Haley and Parrish undertook the study after realizing that the role of DU in GWI had never been adequately tested. Using methods developed by the British Royal Society, they calculated the level of DU to be found in urine over time after varying illness-causing levels of exposure. They found that the less sensitive sector-field mass spectrometry used to measure DU in urine in previous studies, while adequate for detecting DU in the few veterans with large fragments of retained shrapnel, would not detect the smaller amounts expected from far more common inhalation exposure or oral ingestion. The type of multicollector mass spectrometer operated by Parrish, which gave results at least 10 times more sensitive and robust than the measurements employed in previous GWI studies, could detect the lower levels expected.
In their study Parrish tested for the lower levels of DU in 154 urine samples, including 106 taken from veterans with GWI meeting standard-case definitions and the rest comprising two control groups representing Gulf War veterans without GWI symptoms and veterans who were not deployed. The subjects, drawn from a nationally representative sample of Gulf War-era veterans, were studied in a hospital research unit where urine was collected for 24 hours in special collection bottles prewashed with nitric acid to remove any trace of natural uranium that could interfere with the DU assay.
In all samples, the scientific partners found no DU present – not in any of those with the illness, not in the control group deployed in theater, nor in those who weren’t on the battlefield, not even in the sample from a U.S. Army officer who survived a friendly-fire incident that destroyed his Bradley Fighting Vehicle, causing him to inhale the resulting hot DU-containing gases and peppering him with shrapnel that was removed months later. Given the high sensitivity of the DU assay, the representativeness of the veterans in the study and their typical patterns of GWI, the study would have found DU at the expected levels in the GWI veterans but not in the controls, if DU was the cause of GWI. Finding none for the first time strongly rejects the link.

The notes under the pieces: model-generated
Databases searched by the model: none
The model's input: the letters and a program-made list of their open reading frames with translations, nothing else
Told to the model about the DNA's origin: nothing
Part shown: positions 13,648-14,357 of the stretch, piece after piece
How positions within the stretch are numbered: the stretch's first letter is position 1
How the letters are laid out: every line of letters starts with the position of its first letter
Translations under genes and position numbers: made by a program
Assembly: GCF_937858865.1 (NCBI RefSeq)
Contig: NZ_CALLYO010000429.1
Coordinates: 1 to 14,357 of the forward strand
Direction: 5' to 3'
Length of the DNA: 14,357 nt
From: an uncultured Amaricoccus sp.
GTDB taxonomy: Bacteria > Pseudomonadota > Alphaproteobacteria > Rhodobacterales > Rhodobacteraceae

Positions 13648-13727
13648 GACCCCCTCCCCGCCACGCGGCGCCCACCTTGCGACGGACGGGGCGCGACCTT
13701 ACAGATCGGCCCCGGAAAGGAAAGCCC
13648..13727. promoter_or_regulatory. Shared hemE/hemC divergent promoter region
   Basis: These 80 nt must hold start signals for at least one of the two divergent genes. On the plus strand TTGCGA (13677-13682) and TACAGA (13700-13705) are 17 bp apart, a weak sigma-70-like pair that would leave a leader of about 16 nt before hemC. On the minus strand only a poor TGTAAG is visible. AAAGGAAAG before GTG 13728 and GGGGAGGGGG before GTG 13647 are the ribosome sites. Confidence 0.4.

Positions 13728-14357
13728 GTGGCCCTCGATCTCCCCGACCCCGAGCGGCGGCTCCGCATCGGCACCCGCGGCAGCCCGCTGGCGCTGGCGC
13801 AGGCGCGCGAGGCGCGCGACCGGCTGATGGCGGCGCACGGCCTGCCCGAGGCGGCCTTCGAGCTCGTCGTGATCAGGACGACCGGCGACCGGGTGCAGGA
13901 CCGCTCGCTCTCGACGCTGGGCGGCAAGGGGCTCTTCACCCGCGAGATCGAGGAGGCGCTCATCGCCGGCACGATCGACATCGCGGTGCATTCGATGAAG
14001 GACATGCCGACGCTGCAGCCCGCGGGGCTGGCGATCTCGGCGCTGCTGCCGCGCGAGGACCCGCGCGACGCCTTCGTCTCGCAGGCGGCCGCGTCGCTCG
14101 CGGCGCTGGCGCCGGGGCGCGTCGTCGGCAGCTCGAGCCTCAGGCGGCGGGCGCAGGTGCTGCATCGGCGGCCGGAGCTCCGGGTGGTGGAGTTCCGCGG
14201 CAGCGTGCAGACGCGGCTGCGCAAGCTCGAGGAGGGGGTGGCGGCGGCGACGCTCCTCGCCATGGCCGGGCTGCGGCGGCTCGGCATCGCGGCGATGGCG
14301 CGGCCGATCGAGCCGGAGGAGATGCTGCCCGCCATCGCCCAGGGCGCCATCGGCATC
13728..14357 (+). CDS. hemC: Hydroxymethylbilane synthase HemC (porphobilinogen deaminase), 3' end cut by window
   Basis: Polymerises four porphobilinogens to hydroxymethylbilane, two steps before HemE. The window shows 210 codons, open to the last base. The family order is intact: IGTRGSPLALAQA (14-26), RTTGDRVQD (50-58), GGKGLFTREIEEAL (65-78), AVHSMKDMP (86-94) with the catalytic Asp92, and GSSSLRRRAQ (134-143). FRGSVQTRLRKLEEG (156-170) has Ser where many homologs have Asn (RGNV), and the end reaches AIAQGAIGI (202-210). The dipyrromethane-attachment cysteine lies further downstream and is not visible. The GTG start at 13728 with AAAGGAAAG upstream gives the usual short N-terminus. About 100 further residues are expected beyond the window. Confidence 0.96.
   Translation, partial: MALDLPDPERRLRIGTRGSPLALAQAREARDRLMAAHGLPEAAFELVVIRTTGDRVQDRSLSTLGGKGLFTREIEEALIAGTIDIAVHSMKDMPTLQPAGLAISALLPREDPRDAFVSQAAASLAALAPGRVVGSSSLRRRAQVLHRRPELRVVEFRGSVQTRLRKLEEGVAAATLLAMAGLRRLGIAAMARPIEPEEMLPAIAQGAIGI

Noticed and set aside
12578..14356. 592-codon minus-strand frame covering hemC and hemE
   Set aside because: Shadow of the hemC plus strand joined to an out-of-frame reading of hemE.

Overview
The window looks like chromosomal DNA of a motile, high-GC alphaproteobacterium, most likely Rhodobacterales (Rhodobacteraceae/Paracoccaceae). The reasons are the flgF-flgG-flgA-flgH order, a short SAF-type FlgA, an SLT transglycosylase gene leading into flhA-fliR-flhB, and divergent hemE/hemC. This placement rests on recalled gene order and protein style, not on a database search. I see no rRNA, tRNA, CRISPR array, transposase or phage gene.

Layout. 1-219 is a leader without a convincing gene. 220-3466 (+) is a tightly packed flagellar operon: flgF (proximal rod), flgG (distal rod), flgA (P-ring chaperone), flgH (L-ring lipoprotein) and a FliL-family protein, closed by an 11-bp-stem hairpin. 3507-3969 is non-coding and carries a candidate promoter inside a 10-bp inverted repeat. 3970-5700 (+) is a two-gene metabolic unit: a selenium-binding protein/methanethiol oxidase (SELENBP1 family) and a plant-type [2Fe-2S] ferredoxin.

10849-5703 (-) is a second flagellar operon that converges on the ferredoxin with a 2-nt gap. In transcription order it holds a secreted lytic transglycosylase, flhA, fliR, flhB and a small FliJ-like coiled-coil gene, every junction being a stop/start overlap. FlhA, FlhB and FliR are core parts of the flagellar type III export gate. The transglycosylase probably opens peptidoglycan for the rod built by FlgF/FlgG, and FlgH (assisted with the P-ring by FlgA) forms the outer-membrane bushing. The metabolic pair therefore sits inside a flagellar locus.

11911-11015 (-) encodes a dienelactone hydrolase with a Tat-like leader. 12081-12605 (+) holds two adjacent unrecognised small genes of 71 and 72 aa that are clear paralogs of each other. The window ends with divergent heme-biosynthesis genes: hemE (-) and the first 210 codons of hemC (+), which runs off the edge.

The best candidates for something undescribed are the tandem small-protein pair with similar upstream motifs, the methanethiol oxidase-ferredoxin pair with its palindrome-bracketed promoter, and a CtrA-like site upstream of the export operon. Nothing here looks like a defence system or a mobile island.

“These findings essentially rule out a role for DU in causing GWI,” Haley says. “They also have implications for the international debate over whether DU has since been causing illness in other war theaters where DU munitions were used, since the concern for those situations was originally raised by speculation that depleted uranium caused GWI.”
Parrish adds, “This question of the link between depleted uranium and the illness has bubbled along now for nearly 30 years, but we would argue it’s time to look elsewhere. Disproving the suspected connection between this radioactive substance and GWI allows the medical community to focus more clearly on what the likely cause(s) actually are.”
The investigators believe the most likely remaining causes for GWI are widespread low-level exposure to sarin nerve gas caused by the destruction of Iraqi chemical weapons storage facilities in January 1991, possibly compounded by the use of anti-nerve agent medications and the use of pesticides to prevent insect-borne diseases in coalition forces.
The authors declare no competing interests. The original recruitment of GWI subjects and controls by Haley’s team was completed under U.S. Army Medical Research and Materiel Command grant DAMD17-01-1-0741. The epidemiologic and clinical data and urine samples analyzed for this study were collected under Indefinite Delivery Indefinite Quantity contract VA549-P-0027 and the National Institutes of Health’s National Center for Research Resources (Grant UL1RR024982-05), while the Perot Foundation in Dallas supported in part the writing of the manuscript. Parrish received departmental support and funding from the University of Portsmouth’s School of Earth and Environmental Sciences.
About UT Southwestern Medical Center
About UT Southwestern Medical Center
UT Southwestern, one of the premier academic medical centers in the nation, integrates pioneering biomedical research with exceptional clinical care and education. The institution’s faculty has received six Nobel Prizes, and includes 23 members of the National Academy of Sciences, 17 members of the National Academy of Medicine, and 13 Howard Hughes Medical Institute Investigators. The full-time faculty of more than 2,500 is responsible for groundbreaking medical advances and is committed to translating science-driven research quickly to new clinical treatments. UT Southwestern physicians provide care in about 80 specialties to more than 105,000 hospitalized patients, nearly 370,000 emergency room cases, and oversee approximately 3 million outpatient visits a year.